The New Democrats: What Kind of Left?
As the left-wing alternative in a province with a tradition of radical socialist activity, British Columbia's New Democratic Party presents a set of conflicting images. On the one hand the party projects a middle-of-the-road image. This is suggested by the party's strength in the electorate, its considerable appeal to voters whose attachments at the national level remain with the Liberal party, and actions such as its support in the British Columbia legislature for the entrenchment of property rights in the Canadian constitution. On the other hand, a more radical image is suggested by its historical roots and is reinforced by events such as the endorsement, in the early 1970s, of the Waffle manifesto by the provincial party leader, Dave Barrett, or the 1975 national leadership convention in which BC'S Rosemary Brown was clearly the left-wing alternative to Ed Broadbent, the choice of the national establishment.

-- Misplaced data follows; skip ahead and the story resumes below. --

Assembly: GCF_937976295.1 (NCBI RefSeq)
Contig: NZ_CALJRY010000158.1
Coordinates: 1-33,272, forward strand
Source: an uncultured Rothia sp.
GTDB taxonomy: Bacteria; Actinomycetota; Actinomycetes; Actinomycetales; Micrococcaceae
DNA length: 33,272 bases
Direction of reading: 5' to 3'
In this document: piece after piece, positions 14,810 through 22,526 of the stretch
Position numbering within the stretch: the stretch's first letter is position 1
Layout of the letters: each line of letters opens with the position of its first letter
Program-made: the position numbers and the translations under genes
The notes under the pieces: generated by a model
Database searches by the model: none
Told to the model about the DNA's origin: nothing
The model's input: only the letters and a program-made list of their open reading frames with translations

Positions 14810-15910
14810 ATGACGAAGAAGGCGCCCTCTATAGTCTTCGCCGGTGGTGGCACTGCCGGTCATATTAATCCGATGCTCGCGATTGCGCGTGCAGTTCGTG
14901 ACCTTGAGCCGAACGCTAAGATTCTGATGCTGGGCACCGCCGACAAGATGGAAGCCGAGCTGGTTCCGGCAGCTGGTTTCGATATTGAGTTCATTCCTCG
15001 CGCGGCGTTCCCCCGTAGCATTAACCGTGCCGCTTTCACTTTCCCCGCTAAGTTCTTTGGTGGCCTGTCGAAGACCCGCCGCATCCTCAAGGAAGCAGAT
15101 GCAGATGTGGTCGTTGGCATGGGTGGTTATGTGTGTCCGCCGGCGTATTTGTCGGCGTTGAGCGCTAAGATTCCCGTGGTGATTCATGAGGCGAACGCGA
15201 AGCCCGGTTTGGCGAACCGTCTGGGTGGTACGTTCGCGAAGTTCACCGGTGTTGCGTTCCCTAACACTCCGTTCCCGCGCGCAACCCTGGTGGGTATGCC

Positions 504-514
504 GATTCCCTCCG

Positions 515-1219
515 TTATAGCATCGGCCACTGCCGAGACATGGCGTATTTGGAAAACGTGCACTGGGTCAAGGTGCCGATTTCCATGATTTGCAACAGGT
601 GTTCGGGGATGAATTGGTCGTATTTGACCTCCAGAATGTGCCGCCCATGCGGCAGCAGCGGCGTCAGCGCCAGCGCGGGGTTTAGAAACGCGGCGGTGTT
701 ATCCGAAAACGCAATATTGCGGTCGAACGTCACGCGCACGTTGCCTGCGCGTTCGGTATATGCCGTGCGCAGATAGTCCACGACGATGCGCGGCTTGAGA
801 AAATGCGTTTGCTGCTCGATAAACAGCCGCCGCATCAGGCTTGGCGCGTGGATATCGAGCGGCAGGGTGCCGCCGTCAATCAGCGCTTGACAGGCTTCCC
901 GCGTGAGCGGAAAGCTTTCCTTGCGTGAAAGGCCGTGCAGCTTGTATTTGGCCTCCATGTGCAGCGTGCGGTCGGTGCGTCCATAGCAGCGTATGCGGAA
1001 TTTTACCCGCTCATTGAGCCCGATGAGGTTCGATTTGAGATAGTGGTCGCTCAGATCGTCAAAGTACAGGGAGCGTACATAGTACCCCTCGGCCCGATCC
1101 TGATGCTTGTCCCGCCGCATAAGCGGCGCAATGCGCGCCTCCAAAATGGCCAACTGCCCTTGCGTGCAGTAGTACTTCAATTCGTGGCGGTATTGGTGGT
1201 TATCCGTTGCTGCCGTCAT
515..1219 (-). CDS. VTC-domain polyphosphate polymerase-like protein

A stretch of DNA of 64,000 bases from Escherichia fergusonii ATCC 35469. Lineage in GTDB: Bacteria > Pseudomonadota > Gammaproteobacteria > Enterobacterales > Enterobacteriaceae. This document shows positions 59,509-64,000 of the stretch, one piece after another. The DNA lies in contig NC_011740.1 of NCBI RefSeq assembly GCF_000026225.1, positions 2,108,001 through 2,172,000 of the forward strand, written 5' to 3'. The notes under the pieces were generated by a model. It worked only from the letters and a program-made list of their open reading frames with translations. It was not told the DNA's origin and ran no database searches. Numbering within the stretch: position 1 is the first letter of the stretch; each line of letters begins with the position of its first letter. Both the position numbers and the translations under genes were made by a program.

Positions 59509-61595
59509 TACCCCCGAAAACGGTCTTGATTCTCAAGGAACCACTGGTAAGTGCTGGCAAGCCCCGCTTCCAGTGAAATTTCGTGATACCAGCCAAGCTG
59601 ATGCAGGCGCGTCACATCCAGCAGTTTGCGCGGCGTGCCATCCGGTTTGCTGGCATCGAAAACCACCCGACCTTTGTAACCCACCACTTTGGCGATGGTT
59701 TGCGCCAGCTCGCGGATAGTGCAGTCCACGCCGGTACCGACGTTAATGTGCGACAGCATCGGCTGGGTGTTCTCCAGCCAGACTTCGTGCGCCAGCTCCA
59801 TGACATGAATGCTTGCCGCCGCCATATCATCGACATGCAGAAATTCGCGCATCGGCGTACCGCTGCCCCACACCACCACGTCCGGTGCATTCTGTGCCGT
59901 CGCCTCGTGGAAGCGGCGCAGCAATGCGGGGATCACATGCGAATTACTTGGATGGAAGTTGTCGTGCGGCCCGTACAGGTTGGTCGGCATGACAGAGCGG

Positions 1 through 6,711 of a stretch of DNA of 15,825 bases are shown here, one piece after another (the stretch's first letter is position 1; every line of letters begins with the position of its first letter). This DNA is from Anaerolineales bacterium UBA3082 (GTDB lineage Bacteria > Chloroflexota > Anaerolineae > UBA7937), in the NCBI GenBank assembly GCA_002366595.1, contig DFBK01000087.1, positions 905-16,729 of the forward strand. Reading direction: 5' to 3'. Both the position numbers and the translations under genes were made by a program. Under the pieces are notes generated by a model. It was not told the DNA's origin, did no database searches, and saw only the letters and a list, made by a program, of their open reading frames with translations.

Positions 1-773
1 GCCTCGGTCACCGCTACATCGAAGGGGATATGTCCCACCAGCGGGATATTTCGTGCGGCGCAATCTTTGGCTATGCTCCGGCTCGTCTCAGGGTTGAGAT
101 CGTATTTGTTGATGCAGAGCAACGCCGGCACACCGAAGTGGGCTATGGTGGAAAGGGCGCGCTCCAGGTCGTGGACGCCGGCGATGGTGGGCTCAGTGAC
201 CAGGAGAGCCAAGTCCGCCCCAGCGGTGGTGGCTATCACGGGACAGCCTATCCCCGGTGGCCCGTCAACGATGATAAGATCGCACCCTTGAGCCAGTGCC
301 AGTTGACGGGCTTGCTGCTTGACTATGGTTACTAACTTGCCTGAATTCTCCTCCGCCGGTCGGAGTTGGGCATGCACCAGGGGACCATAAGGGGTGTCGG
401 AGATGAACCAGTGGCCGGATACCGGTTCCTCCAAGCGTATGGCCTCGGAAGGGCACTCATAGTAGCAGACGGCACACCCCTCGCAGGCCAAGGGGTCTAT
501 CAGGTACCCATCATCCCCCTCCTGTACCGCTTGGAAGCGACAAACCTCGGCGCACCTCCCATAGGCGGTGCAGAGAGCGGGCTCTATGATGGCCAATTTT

The BC party has also been variously characterized in terms of its internal politics. Pictured as a homogeneous group compared to the kind of coalition the Social Credit party represents, the NDP is said to embody less of the diversity of opinion among the British Columbia electorate than does its opponents. But it is also seen as a party often split by the kinds of ideological and organizational divisions that plague left-wing parties, especially those not in power. These include divisions between traditional left and right wings of the party; between those committed to trade union issues and strong links between the party and organized labour, and those whose trade union sympathies are weak; differences based on what might be called new-left or life-style issues; and, more recently, divisions between environmentalists and those concerned with job preservation.